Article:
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Squatter Found Guilty Of Renting Homes He Didn't Own

One of the four men behind a plot to illegally rent houses they did not own in Beverly and Morgan Park was found guilty Friday afternoon.

David Farr, 45, was found guilty of theft, financial institution fraud and continuing a financial crimes enterprise. He faces a sentence of six to 30 years in prison without the possibility of parole, prosecutors said.

"Prosecuting cases of this nature are extremely complex and labor-intensive. I would like to thank the Cook County State's Attorney's Office and Chicago Police Department's Financial Crimes Unit for their ongoing efforts in this matter," said 19th Ward Ald. Matt O'Shea in an email to constituents Friday afternoon.

Farr will appear in court again on Oct. 25 for sentencing, according to O'Shea.

He was found guilty of a scheme that dates to 2012 involving dozens of homes on the Far Southwest Side. Others awaiting trial for the plot include Torrez Moore, Raymond Trimble and Trimble's son, Arshad Thomas.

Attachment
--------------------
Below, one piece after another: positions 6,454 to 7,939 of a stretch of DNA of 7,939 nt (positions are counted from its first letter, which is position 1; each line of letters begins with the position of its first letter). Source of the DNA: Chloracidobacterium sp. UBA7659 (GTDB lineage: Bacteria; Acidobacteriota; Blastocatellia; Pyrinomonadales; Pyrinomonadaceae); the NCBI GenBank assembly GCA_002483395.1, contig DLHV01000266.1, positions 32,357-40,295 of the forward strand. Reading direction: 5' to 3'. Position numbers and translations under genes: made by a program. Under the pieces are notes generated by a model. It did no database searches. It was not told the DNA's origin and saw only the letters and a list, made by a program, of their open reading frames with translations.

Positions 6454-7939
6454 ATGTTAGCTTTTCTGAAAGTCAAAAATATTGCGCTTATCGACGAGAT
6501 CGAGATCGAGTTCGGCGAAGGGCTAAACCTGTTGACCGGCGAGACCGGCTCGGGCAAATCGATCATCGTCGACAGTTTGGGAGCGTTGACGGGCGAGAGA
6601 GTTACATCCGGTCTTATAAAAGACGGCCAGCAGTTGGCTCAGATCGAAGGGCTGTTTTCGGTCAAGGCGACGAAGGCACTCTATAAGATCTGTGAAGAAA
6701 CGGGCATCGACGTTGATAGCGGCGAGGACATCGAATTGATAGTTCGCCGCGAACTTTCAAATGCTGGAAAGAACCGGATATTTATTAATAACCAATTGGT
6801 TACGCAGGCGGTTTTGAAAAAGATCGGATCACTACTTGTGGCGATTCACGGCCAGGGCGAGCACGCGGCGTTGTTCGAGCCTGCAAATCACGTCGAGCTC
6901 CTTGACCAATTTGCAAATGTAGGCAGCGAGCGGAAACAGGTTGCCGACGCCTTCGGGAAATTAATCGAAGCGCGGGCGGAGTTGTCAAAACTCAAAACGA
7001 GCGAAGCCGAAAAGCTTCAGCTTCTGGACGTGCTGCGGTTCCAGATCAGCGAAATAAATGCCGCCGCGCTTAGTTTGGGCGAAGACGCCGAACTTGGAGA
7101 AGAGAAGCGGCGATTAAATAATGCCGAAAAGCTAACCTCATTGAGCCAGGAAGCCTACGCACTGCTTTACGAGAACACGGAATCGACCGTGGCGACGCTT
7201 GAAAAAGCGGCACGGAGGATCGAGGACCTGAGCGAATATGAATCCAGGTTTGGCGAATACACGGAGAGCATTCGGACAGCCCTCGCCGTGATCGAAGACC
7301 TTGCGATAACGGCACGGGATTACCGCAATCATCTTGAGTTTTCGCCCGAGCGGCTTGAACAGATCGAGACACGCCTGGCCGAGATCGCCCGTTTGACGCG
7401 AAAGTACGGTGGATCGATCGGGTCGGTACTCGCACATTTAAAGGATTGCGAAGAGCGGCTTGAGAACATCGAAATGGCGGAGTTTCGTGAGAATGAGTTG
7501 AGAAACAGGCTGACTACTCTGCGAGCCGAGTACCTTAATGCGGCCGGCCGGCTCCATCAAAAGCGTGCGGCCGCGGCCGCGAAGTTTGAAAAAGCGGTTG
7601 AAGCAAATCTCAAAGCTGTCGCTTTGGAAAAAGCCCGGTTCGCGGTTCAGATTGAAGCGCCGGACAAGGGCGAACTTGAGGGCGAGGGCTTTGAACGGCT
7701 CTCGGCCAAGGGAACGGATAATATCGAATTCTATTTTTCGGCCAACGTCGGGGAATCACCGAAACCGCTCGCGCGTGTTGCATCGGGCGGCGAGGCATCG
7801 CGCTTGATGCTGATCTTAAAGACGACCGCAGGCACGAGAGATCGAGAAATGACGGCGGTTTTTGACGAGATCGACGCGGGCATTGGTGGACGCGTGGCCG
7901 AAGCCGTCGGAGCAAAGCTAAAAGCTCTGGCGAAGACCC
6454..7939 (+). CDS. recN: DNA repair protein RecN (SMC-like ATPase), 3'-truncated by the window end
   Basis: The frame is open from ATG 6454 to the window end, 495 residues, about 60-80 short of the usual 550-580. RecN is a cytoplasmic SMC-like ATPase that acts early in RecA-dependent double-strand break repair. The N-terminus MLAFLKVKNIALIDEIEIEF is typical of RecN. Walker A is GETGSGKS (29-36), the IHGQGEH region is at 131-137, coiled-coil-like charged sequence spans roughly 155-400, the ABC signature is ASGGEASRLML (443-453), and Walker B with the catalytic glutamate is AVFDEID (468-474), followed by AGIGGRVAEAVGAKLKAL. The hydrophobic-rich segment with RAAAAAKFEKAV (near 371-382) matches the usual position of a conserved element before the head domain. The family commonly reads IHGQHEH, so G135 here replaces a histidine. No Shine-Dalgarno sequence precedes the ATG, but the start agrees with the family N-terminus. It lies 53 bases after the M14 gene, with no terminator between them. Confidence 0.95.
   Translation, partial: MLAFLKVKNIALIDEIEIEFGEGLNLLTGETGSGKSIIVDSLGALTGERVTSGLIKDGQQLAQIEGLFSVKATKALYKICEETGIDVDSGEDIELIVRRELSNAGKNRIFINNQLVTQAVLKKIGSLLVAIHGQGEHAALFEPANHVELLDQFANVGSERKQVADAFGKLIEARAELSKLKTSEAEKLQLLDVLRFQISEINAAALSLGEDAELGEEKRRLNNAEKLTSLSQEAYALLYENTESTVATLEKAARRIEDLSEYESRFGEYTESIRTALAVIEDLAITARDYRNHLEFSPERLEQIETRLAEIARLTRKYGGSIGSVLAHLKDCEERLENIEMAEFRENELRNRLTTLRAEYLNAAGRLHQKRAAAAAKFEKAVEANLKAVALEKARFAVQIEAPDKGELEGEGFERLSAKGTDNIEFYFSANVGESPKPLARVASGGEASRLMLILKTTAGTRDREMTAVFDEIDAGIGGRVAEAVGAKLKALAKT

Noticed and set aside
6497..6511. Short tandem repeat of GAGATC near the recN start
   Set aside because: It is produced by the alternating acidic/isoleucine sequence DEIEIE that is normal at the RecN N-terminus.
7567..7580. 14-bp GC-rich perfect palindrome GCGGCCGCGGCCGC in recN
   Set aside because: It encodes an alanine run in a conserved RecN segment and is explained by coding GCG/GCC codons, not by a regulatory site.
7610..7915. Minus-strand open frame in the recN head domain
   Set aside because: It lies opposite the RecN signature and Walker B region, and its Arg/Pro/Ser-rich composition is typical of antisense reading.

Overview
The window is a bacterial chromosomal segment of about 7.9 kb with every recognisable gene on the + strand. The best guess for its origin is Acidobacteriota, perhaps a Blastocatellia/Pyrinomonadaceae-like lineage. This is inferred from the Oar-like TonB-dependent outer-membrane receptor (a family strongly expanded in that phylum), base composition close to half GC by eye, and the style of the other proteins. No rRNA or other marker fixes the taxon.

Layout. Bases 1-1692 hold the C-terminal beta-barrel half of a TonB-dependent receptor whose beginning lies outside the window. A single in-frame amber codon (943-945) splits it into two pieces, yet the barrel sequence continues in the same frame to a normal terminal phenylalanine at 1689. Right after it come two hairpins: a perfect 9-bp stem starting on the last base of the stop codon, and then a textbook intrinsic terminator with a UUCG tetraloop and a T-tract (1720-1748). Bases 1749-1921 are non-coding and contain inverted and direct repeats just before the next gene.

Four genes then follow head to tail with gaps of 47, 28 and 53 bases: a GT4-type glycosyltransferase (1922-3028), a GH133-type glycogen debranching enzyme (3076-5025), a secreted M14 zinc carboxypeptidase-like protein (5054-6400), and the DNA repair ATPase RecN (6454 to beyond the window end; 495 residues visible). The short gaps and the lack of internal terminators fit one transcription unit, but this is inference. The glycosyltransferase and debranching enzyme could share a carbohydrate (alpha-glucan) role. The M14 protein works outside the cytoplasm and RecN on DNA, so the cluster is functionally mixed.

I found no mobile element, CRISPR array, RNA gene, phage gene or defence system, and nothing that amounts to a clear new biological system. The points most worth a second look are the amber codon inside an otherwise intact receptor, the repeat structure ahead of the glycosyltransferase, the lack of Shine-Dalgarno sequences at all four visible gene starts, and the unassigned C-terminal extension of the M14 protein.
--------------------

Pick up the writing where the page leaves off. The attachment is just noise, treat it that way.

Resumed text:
Prosecutors said previously that Moore and Farr consider themselves Sovereigns or Moors and thus do not recognize the U.S. government. As a part of this belief, they also think banks should not be allowed to own homes.

Armed with this theory, Farr (who also goes by Fahim Ali, Jalani Ali and Sekou Ali) filed paperwork with the Cook County Recorder of Deeds Offfice. Those involved in the plot would then break into the homes, change the locks and post "No Trespassing" signs.

Other squatters then moved into the homes, and some paid rent to the men behind the scheme. A few of the illegal tenants even went as far as planting flowers outside the homes they were illegally occupying and signing up for utilities, O'Shea said.

"We should not be arrested, or even put in jail, for beautifying vacant properties across the city," Farr told a judge on July 22, 2015.

Cook County State's Attorney Anita Alvarez said last year most of the renters knew they were living in these homes illegally. And many refused to leave when police asked them to, prosecutors said.

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